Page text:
In Virginia, we have six to eight weeks of summer dearth followed by an unreliable fall, so the best nectar the bees see is in spring and early summer. Last year, in my first year of beekeeping, another beekeeper told me to feed my hives in August and September. Otherwise they will eat much of their stores and not have enough for winter. Well, it turns out he was correct.
Giving bees sugar and water feels like giving a child a coke. They drink it down with a smile, yet you know it is not the healthiest food. The variety of amino acids, minerals, and nutrients from natural nectar is surely better for bees than sugar and water. Especially during the cold winter when they are huddled in the hive.
So, while I did feed some of my hives this year, I was reluctant to do so.
Which brings us to Ganymede, my most aggressive hive this year. She is just never happy to see me. My top bar hives, Venus and Saturn, are always happy to see me. Who wants to visit a friend who is always grumpy? So I have avoided Ganymede in recent months.
I looked at my notes, and it turns out I hadn’t checked Ganymede since the end of August. I had high mite levels then and treated with apiguard. She was packed full of honey at the time, so I knew she was good.
After listening to Dr. Milbrath earlier in the week, I felt a little guilty for not confirming that the mite levels in Ganymede were now okay. So this past Thursday found me in the bee yard doing a sugar shake on Ganymede. The good news: no mites out of 300 bees. The bad news, almost no food either. I found one fully capped deep frame they were saving for a winter day, and a scattering of honey and nectar throughout the rest of the hive. No brood either, though that is typical for Russian bees this time of year (so I hope the queen is present!). I really should have checked this hive in early September.
It is a bit late in the year to be feeding bees. Fortunately, Virginia still has some warm weather left, so that evening I fed Ganymede 10 pounds of sugar as 2:1 syrup (two parts sugar to one part water) in a top feeder. I add a bit of vinegar to keep it from fermenting, and a bit of sea salt to provide some minerals.
I didn’t really want to feed my bees. You have to buy sugar, mix it up, and haul it to hives. It appears I should have, though, as now my hives are in danger of starving and freezing in the next few months. Friday found me purchasing 40 pounds of sugar (37.5 cents a pound at Wegmans!) and fed both Jupiter and Venus about a gallon as well. My other two hives, Saturn and Mars, I knew to be in better shape. I didn’t have enough feeders in any case, so they were on their own.
Last night the syrup in Gany was gone, so I knew she at least appreciated the food. This morning, with strong winds and 50 F (10 C) temperatures, I went out to feed her some more. I expected the feeder to be empty and the bees to be clustered down in the hive. I had a veil over my face but no suit or gloves, something I don’t usually do.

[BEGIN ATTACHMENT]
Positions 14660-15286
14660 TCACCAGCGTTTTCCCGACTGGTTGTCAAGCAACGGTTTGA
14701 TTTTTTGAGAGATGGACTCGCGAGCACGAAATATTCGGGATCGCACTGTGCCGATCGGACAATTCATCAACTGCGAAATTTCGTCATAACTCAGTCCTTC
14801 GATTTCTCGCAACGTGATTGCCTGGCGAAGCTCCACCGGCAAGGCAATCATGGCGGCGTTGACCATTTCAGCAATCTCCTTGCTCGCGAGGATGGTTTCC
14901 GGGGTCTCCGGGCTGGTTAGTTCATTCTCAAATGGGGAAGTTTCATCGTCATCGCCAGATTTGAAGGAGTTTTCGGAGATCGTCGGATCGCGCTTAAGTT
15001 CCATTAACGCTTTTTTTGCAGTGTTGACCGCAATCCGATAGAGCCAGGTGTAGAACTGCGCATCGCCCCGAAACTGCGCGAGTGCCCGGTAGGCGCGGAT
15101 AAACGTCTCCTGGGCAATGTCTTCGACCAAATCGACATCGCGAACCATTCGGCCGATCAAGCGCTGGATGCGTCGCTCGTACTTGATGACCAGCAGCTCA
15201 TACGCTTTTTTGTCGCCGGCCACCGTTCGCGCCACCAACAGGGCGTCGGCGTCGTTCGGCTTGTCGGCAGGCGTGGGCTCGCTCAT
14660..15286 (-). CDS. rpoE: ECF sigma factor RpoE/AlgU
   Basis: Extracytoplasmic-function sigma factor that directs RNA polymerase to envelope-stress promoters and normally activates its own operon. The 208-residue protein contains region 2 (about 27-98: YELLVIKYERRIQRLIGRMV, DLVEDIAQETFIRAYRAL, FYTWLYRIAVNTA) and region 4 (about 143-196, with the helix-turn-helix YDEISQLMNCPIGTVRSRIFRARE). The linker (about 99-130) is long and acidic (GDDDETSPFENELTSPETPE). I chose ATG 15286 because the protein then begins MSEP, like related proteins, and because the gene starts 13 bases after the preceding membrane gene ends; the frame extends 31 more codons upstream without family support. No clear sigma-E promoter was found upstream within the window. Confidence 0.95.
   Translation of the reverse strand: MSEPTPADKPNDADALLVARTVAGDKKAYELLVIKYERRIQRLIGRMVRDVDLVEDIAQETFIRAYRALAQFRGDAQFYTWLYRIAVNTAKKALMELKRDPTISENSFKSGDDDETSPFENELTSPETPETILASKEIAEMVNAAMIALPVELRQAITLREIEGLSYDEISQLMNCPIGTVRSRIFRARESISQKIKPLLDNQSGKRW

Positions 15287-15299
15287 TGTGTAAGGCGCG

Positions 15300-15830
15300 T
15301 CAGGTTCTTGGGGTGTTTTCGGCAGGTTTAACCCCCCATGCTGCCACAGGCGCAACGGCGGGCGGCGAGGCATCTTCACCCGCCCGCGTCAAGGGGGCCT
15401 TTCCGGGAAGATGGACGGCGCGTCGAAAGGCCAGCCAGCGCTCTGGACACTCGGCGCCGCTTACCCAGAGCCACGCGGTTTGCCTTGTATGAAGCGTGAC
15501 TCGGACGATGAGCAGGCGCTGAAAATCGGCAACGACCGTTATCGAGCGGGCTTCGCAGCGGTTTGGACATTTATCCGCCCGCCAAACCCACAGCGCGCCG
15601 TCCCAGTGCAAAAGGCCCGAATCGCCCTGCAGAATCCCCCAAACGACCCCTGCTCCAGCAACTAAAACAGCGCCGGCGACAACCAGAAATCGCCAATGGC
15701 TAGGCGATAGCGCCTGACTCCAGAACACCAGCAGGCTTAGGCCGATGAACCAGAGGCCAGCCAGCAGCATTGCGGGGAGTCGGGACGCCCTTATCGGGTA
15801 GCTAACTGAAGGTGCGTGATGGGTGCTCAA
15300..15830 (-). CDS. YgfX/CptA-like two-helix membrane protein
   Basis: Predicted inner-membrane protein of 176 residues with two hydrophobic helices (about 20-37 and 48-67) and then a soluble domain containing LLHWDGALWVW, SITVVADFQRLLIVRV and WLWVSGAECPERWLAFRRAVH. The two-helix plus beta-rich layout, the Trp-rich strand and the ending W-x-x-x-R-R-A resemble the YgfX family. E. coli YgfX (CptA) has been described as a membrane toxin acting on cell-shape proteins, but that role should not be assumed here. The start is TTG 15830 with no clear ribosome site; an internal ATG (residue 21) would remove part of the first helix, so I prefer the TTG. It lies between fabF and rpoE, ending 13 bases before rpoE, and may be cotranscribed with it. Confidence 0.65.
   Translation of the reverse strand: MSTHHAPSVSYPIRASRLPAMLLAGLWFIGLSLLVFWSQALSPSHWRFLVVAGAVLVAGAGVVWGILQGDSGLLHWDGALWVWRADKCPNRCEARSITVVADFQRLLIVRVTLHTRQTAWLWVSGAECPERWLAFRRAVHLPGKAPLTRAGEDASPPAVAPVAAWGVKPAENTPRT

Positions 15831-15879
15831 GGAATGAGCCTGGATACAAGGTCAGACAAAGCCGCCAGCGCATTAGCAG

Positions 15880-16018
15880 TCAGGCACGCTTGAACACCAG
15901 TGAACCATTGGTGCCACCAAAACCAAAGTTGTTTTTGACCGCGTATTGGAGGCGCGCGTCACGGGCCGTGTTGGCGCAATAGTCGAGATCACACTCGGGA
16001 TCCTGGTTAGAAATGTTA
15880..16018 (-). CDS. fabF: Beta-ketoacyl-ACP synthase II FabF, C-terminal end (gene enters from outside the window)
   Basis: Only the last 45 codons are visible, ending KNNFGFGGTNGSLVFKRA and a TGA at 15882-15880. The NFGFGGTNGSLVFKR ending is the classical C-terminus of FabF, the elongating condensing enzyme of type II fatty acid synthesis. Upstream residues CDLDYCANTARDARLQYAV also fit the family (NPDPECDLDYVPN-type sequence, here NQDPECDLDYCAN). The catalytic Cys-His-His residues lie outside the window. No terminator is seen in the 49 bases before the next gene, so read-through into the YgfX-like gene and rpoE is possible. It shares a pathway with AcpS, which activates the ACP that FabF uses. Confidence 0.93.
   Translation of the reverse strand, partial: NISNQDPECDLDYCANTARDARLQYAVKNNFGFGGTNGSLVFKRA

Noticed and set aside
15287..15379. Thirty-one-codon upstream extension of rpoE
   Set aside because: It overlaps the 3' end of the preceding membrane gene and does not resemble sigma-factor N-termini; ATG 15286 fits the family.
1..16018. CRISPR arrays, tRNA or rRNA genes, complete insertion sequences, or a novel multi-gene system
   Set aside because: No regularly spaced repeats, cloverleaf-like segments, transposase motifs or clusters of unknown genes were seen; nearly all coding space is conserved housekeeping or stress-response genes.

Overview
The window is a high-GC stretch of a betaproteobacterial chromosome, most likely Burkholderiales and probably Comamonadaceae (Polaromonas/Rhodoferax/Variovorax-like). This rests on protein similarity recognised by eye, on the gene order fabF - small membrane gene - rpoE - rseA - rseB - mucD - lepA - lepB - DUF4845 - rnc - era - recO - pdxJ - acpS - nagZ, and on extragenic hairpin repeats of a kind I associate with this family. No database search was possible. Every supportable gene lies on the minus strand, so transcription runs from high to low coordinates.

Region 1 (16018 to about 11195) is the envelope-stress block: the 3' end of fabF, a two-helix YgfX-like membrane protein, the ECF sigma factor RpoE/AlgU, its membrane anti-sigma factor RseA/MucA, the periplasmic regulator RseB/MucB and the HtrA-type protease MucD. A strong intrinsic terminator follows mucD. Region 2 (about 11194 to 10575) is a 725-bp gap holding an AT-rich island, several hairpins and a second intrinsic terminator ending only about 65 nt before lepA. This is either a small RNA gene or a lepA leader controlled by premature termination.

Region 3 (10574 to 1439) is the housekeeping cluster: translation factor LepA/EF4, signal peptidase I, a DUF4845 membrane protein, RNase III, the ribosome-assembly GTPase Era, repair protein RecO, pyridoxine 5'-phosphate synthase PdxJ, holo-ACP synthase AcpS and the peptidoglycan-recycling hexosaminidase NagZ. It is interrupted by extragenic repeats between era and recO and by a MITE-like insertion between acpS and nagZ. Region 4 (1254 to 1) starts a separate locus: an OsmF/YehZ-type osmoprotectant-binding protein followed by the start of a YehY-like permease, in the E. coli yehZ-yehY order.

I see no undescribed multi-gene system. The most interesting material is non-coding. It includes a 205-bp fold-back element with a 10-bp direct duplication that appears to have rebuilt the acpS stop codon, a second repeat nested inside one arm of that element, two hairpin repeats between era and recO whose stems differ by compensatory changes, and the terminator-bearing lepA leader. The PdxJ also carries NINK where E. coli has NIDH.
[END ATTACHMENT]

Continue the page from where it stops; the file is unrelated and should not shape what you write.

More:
Sure enough, the bees were all over the feeder, and were not at all happy to have their hive opened in cool blustery weather. I closed it up quick and fetched my suit and gloves from the house. Feeling secure, I added over a gallon of syrup to Gany’s feeder, and received two stings on my elbow for my efforts (right through the suit!). Ah, Ganymede, whatever shall I do with you. I topped off Jupiter’s feeder as well, and she was calm and peaceful.
I will probably need to mix up some sugar blocks for the winter, especially for Ganymede. These solid blocks are placed on top of the hive as supplemental food during the winter months.
Eat, drink and be merry, for tomorrow we die
Our proverb of the day comes from a favorite book of mine: The Facts on File Dictionary of Proverbs. Live life to the fullest in each moment, for you never know what tomorrow may bring. I think the “be merry” part is especially important.
This phrase is based on the Christian Bible, as various forms appear in Ecclesiastes 8:15, Isaiah 22:13, Luke 12:19, and 1 Corinthians 15:32. The closest match is probably in Isaiah 22:13, which includes “Let us eat and drink, for tomorrow we may die.”
For my bees, the quote is quite fitting, as I’m suddenly not certain how they will fare over winter. I could consider combining Ganymede with another hive, but I’m not sure I have another hive strong enough to absorb so many new bees. So I will feed them while I can and hope they pull through into spring. Eat, drink, and be merry indeed.
5 thoughts on “Eat, drink, and bee merry”
Fingers crossed for you. In cold weather I prefer fondant as it seems like less work for the bees than hard sugar/syrup.
Thanks, Emily. I was quite surprised to find a mostly empty box when I opened up Ganymede. I have never tried fondant, isn’t heating the sugar not as good for the bees? I’ll have to look into it.
I buy it ready made from bee suppliers (called Ambrosia), so don’t have to worry about heating the sugar as they make sure it’s safe for bees.
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Good luck to you. Hopefully Ganymede pulls through. On the other hand, I’ve found that it’s not necessarily the worst thing in the world to have mean bees die over winter. 😉
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Yes, I know. It seems a little sad, though, and everyone pulled through last year, so trying to keep my averages up.